A video of the office of Schemata Architects in Aoyama, Tokyo.
“Quality is an attitude of mind.” The great architectural mastermind of our time Norman Foster, who turned 80 in June 2015, here reflects on a long and prosperous career – and life – with prominent buildings and more than 1,000 employees all over the world.
Foster has always considered technology to be an ally. As a child he was immensely excited by machines and their speed – he spent many hours making sketches of and reading about them. He left school at age 16, did National Service for two years, worked different jobs to earn money, but never abandoned his private world of drawing and dreaming. When he discovered that he as an architect could actually do the things that had always excited him, it simply didn’t feel like work.
Respecting the structure of a city or a place is essential: “I’ve realized the important links between individual buildings and infrastructure.” Architecture has to address the bigger issues and make a difference to the world we live in. Architects can’t solve every problem in the world, but what they can do, however, is to contribute by turning the complex into something simple via shape as well as material and being aware of the “urban glue” that binds everything together: “We have rethought, redesigned, reinvented. We have questioned and gone back to basics.”
Norman Robert Foster (b. 1935) is an English architect and designer, who is considered one of the most prolific architects of his generation. He is the founder of Foster and Partners (1967) and responsible for renowned buildings such as London City Hall and Millennium Bridge (London), Reichstag (Berlin), Bilbao Metro, Hearst Tower (New York), Hong Kong International Airport, Beijing Capital International Airport and Apple Spaceship Headquarters (est. 2016). Foster, who is a Fellow of the Chartered Society of Designers and winner of the society’s highest award, The Minerva Medal, has received several awards such as the Pritzker-prize in 1999 (often referred to as the Nobel Prize of architecture), the Stirling Prize in 1998 and 2004, as well as the Aga Khan Award for Architecture – the biggest architectural award in the world – for the University of Technology Petronas in Malaysia (2007). He was knighted in 1990, and in 1999 he was created a life peer, as Baron Foster of Thames Bank, of Reddish in the County of Greater Manchester.
Norman Foster was interviewed by Marc-Christoph Wagner in his home near Geneva, Switzerland in April 2015.
Camera: Mathias Nyholm
Edited by: Kamilla Bruus
Music: ‘Draw a Blank’ by Søren Dahl Jeppesen (from Find the Tune)
Produced by: Marc-Christoph Wagner
Copyright: Louisiana Channel, Louisiana Museum of Modern Art, 2015
Supported by Nordea-fonden
Torre David, a 45-story office tower in Caracas, was almost complete when it was abandoned following the death of its developer and a national banking crisis that crippled the Venezuelan economy in 1994. Neglected for over a decade, in 2007 it became the improvised home for a community of over 800 families living in an extra-legal and tenuous occupation that many called a vertical slum.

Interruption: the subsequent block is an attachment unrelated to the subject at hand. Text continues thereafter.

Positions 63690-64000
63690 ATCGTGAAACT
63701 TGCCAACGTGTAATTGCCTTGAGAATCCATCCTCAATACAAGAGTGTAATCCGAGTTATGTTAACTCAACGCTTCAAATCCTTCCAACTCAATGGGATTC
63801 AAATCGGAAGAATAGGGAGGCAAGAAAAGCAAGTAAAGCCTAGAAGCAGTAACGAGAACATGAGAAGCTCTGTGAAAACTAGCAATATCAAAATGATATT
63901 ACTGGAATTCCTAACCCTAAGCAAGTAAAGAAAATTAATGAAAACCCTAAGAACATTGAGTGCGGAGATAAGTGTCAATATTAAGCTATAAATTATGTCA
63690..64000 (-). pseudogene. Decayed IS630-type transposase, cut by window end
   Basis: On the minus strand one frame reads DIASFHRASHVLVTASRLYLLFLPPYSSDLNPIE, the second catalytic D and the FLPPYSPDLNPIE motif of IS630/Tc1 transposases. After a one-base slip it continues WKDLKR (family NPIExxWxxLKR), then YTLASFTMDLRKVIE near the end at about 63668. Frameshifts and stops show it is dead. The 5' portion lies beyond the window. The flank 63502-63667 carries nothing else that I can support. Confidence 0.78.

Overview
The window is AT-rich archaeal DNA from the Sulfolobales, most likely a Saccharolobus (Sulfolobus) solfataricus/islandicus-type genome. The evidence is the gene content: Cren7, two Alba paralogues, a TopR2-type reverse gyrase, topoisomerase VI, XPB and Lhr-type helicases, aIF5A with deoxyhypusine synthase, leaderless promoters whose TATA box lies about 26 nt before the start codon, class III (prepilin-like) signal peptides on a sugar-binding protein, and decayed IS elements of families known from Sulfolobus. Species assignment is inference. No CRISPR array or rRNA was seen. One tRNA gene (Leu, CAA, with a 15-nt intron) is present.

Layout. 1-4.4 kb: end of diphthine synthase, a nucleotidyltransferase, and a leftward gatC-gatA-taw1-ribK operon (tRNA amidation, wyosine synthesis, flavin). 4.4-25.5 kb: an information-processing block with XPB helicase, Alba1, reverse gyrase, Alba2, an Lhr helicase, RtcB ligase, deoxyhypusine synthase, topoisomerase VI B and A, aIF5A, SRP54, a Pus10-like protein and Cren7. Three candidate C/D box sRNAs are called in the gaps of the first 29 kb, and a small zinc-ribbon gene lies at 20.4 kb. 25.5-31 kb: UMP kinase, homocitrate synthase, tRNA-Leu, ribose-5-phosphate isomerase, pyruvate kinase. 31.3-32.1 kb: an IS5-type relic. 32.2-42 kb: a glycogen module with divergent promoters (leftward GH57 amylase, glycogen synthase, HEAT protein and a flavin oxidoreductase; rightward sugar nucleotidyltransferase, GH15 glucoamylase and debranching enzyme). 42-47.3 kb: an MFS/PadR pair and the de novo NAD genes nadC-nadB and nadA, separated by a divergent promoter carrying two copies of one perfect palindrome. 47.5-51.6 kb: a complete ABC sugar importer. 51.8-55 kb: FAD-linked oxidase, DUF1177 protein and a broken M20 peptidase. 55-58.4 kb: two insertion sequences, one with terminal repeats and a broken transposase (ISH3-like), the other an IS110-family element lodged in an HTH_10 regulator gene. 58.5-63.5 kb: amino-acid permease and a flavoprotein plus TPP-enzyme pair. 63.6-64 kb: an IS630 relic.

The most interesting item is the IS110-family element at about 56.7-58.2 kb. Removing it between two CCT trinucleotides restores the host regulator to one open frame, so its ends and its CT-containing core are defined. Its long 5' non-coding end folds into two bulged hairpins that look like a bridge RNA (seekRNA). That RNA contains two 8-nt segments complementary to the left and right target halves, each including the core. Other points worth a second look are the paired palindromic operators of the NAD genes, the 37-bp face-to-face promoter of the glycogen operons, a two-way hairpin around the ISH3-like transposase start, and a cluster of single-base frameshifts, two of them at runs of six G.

This short documentary reveals what life was like for residents several years prior to the government’s eviction in 2014. Filmed as part of larger project by the interdisciplinary design team, Urban-Think Tank, the movie was part of a larger research and design project that resulted in a book and numerous exhibitions, including the Golden-Lion-winning exhibition at the 2012 Venice Biennale of Architecture.
More information on the project at:
The Infinite Happiness is a highly unusual architectural experience. The film takes us to the heart of one of the contemporary housing developments considered to be a new model of success: the giant “8 House” designed in 2009 by Danish architects BIG-Bjarke Ingels Group in the suburbs of Copenhagen.
Ila Bêka & Louise Lemoine recount their month-long immersion inside this experiment of vertical village, nominated “World best residential building” in 2011.
As a Lego game, the film builds up a collection of life stories all interconnected by their personal relation to the building. Drawing the lines of a human map, the film reveals the building through an inner and intimate point of view. By showing the surprising results of this innovative social model, the directors question the architecture’s ability to create collective happiness.
“An ode to the social power of architecture!” Der Standard
““So original, so vivid and witty. Beka and Lemoine bring the gods down to earth.” Der Tagesspiegel
“Wonderful! Blessedly free of the customary documentary trappings.” Chicago Tribune
More information on the project: